(b) To take the acknowledgment or proof of powers of attorney, mortgages, deeds, grants, transfers, and other instruments or writing executed by any person, and to give a certificate of such proof or acknowledgment, endorsed on or attached to the instrument. Such certificate shall be signed by him in his own handwriting.

(c) To take depositions and affidavits, and administer oaths and affirmations, in all matters incident to the duties of the office, or to be used before any court, judge, officer, or board in this state. Any deposition, affidavit, oath or affirmation shall be signed by him in his own handwriting.'

The acknowledgment of the execution of written instruments is a ministerial act devoid of the exercise of discretion. (Banbury v. Arnold, 91 Cal. 606, 610-611, 27 P. 934; Chapman v. Hicks, 41 Cal.App. 158, 164, 182 P. 336.) In prescribing the qualifications of persons seeking the notarial commission Government Code section 8201 subdivision (e) requires that the prospective notary must satisfactorily answer a written questionnaire containing elementary questions ‘based on the statutory law of this state as set forth in the booklet of the laws of California relating to notaries public distributed without charge by the Secretary of State to all applicants for commission as notary public.’ The referenced booklet is entitled ‘Laws of California Relating to Notaries Public.’ It provides on page 1 ‘Among the acts which constitute the practice of law, and which therefore notaries public are prohibited from performing for others, are the preparation, drafting, or selection or determination of the kind of any legal document, or Giving advice with relation to any legal documents or matters including the following: Wills . . ..’ (Emphasis added.) Government Code section 8214.1 subdivision (h) provides for the revocation of the notarial commission for ‘the practice of law in violation of Section 6125 of the Business and Professions Code.'2 To undertake to provide for the distribution of an estate by drafting and supervising the execution of a will is illegal. (Biakanja v. Irving, 49 Cal.2d 647, 651, 320 P.2d 16.) The volunteering of information with respect to the legal effect of the manner in which a document is executed is not a function sanctioned by Government Code section 8205, Supra, and is expressly condemned by section 8214.1 subdivision (h), Supra.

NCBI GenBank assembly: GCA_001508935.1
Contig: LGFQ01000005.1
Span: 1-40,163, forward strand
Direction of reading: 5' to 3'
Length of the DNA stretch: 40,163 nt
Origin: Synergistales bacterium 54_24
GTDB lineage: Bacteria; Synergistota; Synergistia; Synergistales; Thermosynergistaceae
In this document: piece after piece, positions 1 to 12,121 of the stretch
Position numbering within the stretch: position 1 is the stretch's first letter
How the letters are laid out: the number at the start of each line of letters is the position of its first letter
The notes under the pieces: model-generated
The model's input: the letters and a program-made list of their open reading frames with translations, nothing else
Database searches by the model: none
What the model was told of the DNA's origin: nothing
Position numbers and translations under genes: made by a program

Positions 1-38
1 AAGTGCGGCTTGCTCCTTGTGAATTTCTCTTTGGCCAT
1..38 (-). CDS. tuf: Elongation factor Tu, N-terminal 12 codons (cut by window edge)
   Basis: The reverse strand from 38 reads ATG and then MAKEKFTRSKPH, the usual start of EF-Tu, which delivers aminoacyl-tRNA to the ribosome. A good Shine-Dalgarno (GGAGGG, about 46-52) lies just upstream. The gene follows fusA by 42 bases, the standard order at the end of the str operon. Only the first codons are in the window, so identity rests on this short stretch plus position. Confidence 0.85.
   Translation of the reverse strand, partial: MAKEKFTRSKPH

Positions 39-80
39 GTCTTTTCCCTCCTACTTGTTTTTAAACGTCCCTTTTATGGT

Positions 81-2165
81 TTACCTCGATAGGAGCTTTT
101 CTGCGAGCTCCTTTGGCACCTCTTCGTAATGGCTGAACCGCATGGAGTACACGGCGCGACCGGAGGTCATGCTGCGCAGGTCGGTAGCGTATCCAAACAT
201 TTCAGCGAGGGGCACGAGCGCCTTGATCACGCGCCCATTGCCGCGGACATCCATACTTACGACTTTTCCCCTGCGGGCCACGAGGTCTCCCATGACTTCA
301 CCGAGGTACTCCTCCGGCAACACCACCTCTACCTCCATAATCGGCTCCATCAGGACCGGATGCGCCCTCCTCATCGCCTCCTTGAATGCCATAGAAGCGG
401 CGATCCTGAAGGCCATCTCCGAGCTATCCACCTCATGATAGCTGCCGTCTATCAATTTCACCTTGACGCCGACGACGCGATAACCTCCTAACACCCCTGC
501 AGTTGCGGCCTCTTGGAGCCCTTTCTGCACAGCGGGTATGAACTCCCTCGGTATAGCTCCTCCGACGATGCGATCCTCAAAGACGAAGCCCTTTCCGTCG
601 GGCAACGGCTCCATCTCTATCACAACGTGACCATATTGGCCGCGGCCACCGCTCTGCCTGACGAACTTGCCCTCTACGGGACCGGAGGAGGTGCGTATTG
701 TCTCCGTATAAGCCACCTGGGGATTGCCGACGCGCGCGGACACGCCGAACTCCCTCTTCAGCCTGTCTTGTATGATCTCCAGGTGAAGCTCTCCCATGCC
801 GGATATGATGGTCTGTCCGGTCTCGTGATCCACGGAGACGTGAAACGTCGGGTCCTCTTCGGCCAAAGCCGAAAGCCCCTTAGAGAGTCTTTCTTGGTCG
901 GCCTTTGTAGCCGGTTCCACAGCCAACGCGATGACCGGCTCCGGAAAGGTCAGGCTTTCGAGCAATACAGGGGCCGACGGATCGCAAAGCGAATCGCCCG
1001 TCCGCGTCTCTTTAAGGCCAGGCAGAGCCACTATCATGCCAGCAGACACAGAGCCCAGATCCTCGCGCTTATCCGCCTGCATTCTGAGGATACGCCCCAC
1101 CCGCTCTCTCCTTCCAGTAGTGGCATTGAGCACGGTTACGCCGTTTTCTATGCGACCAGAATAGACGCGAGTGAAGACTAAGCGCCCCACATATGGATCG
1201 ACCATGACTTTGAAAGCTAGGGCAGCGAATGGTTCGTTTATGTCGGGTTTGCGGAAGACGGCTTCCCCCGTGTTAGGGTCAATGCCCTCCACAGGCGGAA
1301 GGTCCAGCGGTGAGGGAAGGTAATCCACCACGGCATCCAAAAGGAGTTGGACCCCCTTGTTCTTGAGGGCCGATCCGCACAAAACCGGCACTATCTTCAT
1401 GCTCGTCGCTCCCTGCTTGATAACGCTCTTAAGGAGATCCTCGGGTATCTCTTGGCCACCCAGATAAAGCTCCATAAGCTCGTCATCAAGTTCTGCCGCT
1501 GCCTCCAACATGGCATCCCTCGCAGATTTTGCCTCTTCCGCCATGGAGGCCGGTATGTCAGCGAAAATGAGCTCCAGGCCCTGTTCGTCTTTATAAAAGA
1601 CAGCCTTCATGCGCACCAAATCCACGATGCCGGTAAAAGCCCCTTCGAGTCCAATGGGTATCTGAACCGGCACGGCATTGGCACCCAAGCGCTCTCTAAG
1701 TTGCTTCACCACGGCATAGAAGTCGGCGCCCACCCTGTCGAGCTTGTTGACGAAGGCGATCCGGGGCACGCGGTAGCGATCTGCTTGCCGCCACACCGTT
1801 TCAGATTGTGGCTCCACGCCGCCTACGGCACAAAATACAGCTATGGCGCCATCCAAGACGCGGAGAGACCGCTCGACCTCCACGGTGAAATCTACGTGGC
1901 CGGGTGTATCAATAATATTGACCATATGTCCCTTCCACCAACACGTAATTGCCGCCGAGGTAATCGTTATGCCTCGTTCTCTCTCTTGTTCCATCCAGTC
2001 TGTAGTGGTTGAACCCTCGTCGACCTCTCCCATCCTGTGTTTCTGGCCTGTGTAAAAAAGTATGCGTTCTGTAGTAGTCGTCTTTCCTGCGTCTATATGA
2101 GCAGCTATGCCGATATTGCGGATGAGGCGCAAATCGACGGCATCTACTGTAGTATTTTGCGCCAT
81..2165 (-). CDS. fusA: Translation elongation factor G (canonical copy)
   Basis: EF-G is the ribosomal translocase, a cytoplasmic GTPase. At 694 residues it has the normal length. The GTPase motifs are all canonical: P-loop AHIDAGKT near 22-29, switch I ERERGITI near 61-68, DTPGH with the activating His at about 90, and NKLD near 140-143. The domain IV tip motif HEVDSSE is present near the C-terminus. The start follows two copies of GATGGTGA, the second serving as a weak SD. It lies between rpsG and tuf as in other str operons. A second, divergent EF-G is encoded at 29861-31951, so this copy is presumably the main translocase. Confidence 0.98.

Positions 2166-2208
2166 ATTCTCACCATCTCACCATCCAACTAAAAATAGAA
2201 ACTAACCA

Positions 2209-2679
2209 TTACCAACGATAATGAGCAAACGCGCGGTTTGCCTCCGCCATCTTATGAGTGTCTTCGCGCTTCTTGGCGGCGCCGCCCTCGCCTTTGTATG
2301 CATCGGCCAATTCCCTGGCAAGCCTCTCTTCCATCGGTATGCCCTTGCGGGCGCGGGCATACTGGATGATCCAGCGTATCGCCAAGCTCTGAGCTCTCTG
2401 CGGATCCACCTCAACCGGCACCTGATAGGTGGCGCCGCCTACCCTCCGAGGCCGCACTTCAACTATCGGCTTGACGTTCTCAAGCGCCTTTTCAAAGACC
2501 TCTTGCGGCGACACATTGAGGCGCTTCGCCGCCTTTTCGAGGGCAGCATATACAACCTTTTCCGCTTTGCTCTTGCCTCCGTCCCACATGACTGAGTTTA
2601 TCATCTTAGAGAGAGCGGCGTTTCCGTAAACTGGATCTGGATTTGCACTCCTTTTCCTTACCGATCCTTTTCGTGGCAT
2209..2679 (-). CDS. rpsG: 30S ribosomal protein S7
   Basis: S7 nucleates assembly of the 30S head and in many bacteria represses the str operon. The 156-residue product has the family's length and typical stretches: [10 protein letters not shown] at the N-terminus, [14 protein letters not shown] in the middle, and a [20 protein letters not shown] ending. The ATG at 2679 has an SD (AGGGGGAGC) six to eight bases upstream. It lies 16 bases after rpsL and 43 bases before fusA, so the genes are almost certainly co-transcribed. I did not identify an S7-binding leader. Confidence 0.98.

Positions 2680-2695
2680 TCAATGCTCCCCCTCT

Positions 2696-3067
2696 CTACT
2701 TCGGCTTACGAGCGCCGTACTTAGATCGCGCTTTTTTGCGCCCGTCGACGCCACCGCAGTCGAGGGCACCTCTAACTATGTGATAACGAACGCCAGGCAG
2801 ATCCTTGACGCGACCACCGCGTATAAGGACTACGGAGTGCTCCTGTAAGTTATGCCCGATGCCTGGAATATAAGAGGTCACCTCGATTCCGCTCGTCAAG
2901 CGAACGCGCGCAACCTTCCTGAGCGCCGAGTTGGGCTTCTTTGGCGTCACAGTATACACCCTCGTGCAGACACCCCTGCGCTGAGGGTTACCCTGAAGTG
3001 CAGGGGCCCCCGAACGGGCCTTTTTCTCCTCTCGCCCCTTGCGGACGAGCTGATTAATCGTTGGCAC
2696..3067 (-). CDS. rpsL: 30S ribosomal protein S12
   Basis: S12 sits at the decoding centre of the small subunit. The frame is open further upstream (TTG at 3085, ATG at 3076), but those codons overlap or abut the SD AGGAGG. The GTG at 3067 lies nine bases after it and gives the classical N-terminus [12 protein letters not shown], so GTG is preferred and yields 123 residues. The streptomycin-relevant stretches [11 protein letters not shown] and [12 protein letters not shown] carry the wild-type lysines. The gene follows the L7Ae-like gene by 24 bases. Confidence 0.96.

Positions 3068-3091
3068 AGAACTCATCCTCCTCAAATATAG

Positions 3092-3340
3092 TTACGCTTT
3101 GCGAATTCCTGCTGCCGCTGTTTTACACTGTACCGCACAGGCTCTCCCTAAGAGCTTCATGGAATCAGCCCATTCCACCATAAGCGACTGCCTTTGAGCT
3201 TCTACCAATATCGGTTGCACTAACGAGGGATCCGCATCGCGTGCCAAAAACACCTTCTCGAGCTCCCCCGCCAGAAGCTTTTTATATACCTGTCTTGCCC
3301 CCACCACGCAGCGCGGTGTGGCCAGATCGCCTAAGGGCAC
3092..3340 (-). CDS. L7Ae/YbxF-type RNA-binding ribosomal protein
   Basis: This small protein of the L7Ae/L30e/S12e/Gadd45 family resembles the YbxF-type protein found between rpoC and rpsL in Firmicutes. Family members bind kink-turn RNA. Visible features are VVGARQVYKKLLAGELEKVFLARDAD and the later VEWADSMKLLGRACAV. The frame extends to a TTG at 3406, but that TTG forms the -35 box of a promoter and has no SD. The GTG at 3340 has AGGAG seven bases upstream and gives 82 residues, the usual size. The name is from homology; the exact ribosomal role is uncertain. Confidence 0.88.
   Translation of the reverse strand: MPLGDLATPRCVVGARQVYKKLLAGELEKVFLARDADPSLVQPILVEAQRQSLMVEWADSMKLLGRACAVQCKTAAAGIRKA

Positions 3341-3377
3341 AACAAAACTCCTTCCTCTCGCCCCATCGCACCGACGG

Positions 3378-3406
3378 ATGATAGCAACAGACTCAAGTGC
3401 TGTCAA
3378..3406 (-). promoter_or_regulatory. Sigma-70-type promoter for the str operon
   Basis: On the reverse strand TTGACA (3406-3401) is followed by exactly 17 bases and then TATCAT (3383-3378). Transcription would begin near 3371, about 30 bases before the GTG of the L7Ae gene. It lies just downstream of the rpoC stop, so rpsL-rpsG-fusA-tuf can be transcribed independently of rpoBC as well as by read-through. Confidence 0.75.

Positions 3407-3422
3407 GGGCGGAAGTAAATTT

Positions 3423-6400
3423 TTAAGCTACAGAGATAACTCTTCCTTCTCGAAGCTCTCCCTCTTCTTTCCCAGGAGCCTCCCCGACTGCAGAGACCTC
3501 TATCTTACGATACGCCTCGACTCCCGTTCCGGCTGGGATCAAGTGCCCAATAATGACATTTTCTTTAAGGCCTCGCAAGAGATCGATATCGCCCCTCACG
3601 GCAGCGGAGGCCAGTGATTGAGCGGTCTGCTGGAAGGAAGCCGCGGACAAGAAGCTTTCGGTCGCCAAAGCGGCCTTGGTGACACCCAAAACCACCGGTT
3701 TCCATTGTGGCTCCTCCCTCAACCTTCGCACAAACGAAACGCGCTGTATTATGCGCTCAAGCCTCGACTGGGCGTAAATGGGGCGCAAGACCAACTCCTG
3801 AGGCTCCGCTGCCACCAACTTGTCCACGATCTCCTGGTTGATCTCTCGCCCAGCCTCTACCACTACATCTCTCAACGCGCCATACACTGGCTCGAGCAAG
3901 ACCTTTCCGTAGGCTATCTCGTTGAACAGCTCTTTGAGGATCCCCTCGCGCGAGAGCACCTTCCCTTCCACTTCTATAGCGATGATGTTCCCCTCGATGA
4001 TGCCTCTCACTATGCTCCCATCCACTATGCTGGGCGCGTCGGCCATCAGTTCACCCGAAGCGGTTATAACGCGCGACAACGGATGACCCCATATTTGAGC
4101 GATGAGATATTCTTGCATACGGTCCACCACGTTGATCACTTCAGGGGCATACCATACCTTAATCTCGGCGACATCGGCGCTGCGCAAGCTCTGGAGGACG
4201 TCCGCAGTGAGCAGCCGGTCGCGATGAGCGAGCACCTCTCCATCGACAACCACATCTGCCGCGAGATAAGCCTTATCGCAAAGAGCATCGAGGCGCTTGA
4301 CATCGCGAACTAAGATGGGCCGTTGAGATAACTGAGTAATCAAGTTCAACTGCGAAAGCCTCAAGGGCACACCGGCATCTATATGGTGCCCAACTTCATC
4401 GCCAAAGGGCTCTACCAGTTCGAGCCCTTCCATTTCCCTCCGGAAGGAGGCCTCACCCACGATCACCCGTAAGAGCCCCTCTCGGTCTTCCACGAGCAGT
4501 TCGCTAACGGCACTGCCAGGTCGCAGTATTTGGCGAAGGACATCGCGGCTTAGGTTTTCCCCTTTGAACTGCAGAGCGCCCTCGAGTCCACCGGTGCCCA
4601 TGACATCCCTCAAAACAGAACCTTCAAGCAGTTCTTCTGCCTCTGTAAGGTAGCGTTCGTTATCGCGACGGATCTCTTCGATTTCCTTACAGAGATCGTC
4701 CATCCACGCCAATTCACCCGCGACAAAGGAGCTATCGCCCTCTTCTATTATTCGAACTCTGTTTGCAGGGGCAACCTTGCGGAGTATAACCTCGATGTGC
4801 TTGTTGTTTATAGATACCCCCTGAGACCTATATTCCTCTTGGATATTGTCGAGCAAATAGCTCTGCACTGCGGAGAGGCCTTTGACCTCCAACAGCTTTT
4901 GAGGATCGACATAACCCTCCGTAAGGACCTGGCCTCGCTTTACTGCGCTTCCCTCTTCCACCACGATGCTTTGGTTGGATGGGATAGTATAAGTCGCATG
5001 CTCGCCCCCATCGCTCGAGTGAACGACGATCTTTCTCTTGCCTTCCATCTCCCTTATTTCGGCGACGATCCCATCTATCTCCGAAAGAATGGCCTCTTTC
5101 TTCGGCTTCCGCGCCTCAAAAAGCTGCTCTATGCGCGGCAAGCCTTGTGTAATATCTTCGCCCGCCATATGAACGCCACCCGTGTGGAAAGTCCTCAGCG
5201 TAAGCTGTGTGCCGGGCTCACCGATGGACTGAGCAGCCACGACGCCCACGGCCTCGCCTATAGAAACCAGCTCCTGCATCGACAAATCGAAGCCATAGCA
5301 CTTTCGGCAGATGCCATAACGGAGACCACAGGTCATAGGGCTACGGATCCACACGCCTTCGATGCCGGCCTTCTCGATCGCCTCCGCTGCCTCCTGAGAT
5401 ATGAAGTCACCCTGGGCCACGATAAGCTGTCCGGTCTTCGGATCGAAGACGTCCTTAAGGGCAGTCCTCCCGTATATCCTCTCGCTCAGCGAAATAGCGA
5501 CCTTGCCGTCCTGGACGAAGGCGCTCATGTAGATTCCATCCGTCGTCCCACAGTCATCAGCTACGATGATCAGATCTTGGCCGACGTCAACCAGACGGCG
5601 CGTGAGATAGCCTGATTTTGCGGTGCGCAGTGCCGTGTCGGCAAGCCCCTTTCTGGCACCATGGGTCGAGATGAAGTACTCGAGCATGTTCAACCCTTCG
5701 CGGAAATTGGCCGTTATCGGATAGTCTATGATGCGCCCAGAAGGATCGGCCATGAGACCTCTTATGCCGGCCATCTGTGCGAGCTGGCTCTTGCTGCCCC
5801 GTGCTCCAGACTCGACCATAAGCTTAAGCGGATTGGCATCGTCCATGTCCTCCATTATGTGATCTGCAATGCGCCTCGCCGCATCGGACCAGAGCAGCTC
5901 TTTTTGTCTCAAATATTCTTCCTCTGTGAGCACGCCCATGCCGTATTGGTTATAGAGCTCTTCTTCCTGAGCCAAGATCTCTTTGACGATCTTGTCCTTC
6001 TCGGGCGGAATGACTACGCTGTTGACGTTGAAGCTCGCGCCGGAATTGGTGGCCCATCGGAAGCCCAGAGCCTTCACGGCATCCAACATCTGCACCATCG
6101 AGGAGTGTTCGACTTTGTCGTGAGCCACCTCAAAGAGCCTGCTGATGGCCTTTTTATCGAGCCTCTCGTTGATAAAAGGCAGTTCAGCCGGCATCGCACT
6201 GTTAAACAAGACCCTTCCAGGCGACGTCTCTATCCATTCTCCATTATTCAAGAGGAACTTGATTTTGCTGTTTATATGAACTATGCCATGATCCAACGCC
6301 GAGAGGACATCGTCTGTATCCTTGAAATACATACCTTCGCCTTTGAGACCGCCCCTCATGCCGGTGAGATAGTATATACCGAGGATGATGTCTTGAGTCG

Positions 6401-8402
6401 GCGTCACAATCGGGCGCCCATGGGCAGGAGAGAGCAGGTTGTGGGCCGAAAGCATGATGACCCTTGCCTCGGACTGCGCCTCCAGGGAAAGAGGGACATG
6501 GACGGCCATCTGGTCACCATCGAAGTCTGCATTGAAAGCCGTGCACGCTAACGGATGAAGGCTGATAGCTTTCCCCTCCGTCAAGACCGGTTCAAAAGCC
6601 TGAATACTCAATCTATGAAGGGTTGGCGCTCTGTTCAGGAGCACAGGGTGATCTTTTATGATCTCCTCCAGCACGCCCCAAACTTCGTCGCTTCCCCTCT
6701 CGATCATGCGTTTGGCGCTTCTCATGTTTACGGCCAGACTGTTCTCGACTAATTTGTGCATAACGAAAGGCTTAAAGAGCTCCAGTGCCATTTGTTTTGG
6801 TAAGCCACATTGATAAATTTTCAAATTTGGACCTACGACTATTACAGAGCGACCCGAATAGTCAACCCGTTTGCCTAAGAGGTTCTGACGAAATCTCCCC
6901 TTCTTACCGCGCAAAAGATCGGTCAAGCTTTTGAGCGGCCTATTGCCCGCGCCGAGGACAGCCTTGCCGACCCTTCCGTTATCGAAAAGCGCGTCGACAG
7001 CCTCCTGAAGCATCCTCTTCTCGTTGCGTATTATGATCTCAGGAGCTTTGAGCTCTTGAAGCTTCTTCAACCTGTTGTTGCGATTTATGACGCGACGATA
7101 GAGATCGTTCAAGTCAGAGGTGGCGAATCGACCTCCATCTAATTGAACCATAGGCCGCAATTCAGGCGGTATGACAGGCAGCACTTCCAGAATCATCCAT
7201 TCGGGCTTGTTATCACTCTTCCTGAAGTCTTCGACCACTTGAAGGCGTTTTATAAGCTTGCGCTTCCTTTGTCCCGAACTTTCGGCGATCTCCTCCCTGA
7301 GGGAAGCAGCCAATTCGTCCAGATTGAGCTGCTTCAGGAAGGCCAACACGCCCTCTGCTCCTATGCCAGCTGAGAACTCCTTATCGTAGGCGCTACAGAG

We conclude that, under the circumstances alleged in the complaint, Larson's duty as a notary public was simply to take the acknowledgment by Swanson that he was the person who executed the document in question and to so certify. Having done so she performed her duty under the law. The failure to volunteer information as to the legal effect of the manner of its attestation is not actionable for the reason that she not only had no duty in this respect, but for her to have done so would have been an illegal act.

We have considered the cases cited by Vanderhoof in support of her argument for reversal. They are factually distinguishable and not persuasive nor compelling of a contrary decision herein. We have not been referred to, nor has independent research revealed, any cases determinative of the question presented. Having determined that no cause of action has been stated as to its notary-employee, it follows that no cause has been stated against Prudential. For that reason we need not consider Vanderhoof's second contention regarding a private employer's liability for acts of an employee-notary. It is suggested that, even if the demurrer were properly sustained, it was an abuse of discretion to do so without leave to amend. We do not agree. The demurrer to the original complaint was apparently sustained with leave to amend. The record does not show that leave to amend was sought following the sustaining of the demurrer to the first amended complaint. We are not aware of any additional facts which, if plead, would result in the stating of a cause of action. It is a reasonable assumption that there are none. The memorandum of points and authorities filed in support of the demurrer to the original complaint makes reference to Government Code sections 8200 et seq. and Business and Professions Code section 6125. Mere reference to these sections would put one on notice as to the need to plead facts establishing a duty on the part of the notary-employee. The transaction between Swanson and Larson was described in detail in the first amended complaint. No showing has been made that it was an abuse of discretion to refuse to allow leave to amend a second time if, in fact, there was such a request and refusal.

The judgment (order dismissing the action) is affirmed.


1.  This was apparently the value of one-half of the residue at the date of Swanson's death.

2.  Section 6125 provides that ‘No person shall practice law in this state unless he is an active member of the State Bar.’

ALLPORT, Acting Presiding Justice.

COBEY and POTTER, JJ., concur.